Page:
29When they got back home to their father in Canaan they told him everything. 30They said, “The man who is in charge of things there treated us roughly and accused us of spying on his country. 31We told him we are honest men, not spies. 32We told him we are a family of twelve brothers; we all have the same father. One of us is no more, and the youngest stayed behind in Canaan with our father. 33Then the man said, ‘This is how you can prove you’re telling the truth: leave one of your brothers with me, then take the grain you have purchased to your homes. 34Then bring your youngest brother to me, and I will know that you are honest men, and I will release your brother back to you, and you may buy more grain from me.”

35Then they began emptying their sacks, and in each one there was a bag of money. When they and their father saw their money in their sacks, they were shocked. 36Jacob said, “I am the one who has suffered loss. Joseph is no more, and Simeon is no more, and now you would take Benjamin from me. All this you have brought on me!”

37Reuben said to his father, “If I do not bring Benjamin back to you, you may kill my two sons. Put Benjamin under my protection and I will bring him home to you.”

38But Jacob said, “My son shall not go with you. His brother is dead, and he is the only son of his mother left to me. If anything happened to him on the trip you would send me in sorrow to Sheol.”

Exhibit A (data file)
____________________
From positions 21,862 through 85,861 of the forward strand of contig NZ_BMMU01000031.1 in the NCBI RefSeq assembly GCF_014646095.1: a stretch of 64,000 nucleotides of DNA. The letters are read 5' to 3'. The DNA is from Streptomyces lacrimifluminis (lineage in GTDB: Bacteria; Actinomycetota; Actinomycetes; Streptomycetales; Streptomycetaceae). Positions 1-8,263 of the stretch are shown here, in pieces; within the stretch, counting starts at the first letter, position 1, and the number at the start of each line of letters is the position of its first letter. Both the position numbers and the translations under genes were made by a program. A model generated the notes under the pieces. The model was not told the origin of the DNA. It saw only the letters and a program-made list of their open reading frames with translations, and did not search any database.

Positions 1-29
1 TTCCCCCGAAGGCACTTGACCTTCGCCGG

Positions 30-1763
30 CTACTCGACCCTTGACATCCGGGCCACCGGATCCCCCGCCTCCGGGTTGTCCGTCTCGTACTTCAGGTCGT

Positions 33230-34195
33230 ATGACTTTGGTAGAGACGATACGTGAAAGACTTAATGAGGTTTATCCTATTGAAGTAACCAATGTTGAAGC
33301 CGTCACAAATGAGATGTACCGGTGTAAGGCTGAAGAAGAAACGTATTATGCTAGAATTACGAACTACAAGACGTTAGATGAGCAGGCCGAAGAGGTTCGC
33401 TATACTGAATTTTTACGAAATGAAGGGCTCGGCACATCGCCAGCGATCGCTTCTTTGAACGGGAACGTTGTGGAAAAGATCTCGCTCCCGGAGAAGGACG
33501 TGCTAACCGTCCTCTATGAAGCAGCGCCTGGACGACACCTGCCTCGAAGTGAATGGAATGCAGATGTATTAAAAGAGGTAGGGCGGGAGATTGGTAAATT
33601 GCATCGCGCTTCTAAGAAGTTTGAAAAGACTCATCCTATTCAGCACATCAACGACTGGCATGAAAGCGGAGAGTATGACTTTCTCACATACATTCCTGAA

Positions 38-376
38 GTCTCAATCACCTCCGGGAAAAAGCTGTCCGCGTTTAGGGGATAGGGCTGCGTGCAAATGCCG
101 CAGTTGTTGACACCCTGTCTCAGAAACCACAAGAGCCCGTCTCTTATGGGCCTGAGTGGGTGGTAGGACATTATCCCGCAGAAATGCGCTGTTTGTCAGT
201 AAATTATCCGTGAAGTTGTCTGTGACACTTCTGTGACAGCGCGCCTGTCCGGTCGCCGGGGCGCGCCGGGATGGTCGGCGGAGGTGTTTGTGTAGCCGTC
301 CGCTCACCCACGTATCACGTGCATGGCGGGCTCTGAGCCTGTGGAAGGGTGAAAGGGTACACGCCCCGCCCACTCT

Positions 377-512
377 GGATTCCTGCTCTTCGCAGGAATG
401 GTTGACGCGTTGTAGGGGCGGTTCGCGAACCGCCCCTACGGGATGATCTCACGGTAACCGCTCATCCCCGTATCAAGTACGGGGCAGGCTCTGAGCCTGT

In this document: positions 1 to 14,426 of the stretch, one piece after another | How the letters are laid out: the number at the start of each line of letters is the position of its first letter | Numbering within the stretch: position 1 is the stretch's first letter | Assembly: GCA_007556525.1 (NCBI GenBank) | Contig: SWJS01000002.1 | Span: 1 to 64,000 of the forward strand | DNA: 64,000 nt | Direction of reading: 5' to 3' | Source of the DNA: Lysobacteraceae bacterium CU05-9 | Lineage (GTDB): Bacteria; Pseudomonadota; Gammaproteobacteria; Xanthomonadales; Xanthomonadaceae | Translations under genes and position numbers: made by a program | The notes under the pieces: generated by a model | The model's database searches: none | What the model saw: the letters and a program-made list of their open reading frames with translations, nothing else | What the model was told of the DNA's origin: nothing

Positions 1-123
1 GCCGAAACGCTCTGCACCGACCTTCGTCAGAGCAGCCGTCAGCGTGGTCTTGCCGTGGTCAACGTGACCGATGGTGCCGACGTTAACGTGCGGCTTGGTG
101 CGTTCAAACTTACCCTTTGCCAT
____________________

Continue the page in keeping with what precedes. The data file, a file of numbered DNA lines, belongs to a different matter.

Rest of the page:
Commentary

1-5: Jacob hears that grain is being sold in Egypt, and sends all his sons but Benjamin to buy some. Benjamin is, he thinks, the only surviving child of his beloved wife Rachel.

6-17: It has been a number of years since Joseph has seen his brothers – perhaps 10 or more – but he recognizes them immediately. They don’t recognize him, however. He toys with them, accusing them of spying. They beg their innocence, telling him things about their family he already knows. He pretends ignorance, of course, and tells them they must prove their story by bringing their little brother to Egypt. He puts them in jail for three days; partial payment for the years he spent in jail.

18-25: Joseph sends for them on the third day and tells them he has modified his demand. He will keep one of them in custody and let the other 9 go home to bring their younger brother back to prove their story. He hears them talking among themselves, saying that they are being repaid for their cruelty to their long-lost brother Joseph. It gets to him and he has to take a break. When he comes back, he chooses Simeon to stay. Before they leave, he gives orders to put their money in their bags with their grain.

26-28: The brothers leave. Eventually one of them opens a sack of grain to feed the animals and discovers the money. They are distressed, but afraid to return to Egypt.

29-34: They arrive at home and try to explain the whole tragic trip to Jacob.

35-38: They empty their sacks and find their money bags in each one, adding to their distress. Furthermore, Jacob refuses to hear anything about taking Benjamin to Egypt. Reuben offers to be custodian for Benjamin and protect him, but Jacob will not hear of it.

Takeaway

There’s an old saying: “What goes around comes around.” Sooner or later, we will have to face up to our mistakes. Better to admit them to begin with and pay the consequences up front. That saves a lot of trouble in the future.